In the mountainous Spiti Valley grow coarse blades of grass, long enough to hide all the secrets you wouldn’t want to get out. Fortunately for the animals in the Valley – cows, yaks and donkeys – this means something to put the spring in their step. Food glorious food! The animals are important in the life of the valley, needing enough nutrients to keep them going. So villagers maintain the grass to a high degree as a result of cutting grass in a routinely fashion.
In the sultry month of August, grass cutting takes place early. Can you imagine how tedious this act would be to accomplish in a timely manner? 6 arms would come in handy for such a chore. But not to worry because the local people happily pull together with a smile on their faces, joining families to get the job done. So multiple hands team together and families take it in turns to support one another with the grass cutting and collection of their fields. What can they do with these many hands that an octopus can’t?! I highly doubt it.
The grassy fields surrounding the barley and potato fields are neatly cut and faultlessly bundled which is very rough on the hands. Just you try fathoming the tremendous amount of hard work this would be – nothing the villagers “can-do attitude” can’t overcome! The whole village perform this synchronously, according to weeks and times set by a group of trusted people who make up the village council. This decision was cleverly made to make certain the villagers get the same cut of quality of grass. It is knotted on an eight bundle-styled figure, collected up and taken to the roof of each owner’s house. Stoops of grass are sorted into a tidy, organised pile before being covered and placed on the villagers’ rooftops.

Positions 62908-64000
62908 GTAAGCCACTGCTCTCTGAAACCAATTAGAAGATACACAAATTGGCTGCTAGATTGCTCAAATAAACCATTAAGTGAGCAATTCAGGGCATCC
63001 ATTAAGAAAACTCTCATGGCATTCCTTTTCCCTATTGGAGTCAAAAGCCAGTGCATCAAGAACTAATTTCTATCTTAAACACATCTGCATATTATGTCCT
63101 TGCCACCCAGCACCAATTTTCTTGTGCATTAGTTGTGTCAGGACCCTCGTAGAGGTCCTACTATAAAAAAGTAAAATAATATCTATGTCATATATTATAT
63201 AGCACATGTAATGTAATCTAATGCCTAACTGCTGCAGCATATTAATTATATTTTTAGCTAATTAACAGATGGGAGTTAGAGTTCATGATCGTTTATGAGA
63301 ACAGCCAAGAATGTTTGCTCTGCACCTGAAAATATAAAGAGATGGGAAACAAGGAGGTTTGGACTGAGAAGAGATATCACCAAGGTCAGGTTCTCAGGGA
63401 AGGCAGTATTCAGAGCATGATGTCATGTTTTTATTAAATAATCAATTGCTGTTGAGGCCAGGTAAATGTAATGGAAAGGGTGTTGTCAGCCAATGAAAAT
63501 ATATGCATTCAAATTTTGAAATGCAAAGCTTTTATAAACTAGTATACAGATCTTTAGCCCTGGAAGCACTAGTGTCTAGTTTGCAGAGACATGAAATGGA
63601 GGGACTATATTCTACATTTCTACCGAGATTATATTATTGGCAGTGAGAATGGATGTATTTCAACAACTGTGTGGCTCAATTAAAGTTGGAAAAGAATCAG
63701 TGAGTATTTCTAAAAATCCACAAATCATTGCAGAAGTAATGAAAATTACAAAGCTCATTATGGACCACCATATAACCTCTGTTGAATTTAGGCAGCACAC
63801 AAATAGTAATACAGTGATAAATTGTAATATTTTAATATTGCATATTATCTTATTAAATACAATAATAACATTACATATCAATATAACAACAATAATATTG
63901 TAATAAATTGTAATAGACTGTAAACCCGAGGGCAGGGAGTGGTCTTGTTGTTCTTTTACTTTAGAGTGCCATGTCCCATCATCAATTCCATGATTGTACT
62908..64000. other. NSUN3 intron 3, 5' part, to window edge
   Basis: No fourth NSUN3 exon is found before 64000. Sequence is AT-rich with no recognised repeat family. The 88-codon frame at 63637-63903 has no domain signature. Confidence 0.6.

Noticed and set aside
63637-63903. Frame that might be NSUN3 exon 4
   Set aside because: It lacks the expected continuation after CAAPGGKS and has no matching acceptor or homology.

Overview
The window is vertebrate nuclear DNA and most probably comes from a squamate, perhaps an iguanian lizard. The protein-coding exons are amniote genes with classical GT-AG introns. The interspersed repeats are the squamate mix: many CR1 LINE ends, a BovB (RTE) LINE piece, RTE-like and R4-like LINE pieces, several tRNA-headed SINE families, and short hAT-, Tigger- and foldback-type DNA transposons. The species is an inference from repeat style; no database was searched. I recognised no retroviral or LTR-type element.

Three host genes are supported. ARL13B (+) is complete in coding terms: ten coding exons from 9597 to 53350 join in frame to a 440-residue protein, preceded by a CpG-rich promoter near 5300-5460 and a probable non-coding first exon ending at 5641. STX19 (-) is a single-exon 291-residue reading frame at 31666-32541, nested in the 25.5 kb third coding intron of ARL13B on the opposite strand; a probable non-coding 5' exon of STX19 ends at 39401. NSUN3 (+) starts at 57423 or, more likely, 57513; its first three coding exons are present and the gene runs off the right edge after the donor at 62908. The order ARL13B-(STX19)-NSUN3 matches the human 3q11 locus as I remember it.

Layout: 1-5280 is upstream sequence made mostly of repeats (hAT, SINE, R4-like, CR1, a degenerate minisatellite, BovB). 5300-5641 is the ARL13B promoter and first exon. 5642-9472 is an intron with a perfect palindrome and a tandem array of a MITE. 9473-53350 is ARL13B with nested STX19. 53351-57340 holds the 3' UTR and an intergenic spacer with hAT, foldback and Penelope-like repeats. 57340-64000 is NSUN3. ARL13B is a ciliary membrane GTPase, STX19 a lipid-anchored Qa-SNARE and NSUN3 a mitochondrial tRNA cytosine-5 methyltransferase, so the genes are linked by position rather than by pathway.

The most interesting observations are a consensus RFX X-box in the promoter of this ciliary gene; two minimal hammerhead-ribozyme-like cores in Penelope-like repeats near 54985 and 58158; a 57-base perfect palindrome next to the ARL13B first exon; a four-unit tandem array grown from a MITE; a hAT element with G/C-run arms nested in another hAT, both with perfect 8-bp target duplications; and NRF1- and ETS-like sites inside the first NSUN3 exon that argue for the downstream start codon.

Grass cutting is essential for the animals enduring snowy winter seasons as a source of food during bleak times; the grass is distributed between all the animals. They are taken out for a peaceful stroll to catch the early morning sun-rays as a daily source of vitamin D. Along the stroll, villagers and their animals take a visit to the hot springs to collect water due to other water sources freezing over. Villagers and their donkeys carry 5 litre cans filled with water they collected, back to the village.
Above all, animals are cherished and well-looked after by the villagers; they certainly play a big role in the Valley life. Cows supply the village with milk and coarse hair to weave into tents and rope. While yaks are also a supply of milk they are most noteworthy for ploughing the ground. Furthermore, grass cutting is a great job for the local teenagers during their school holidays, rendering them a productive pastime to get stuck into.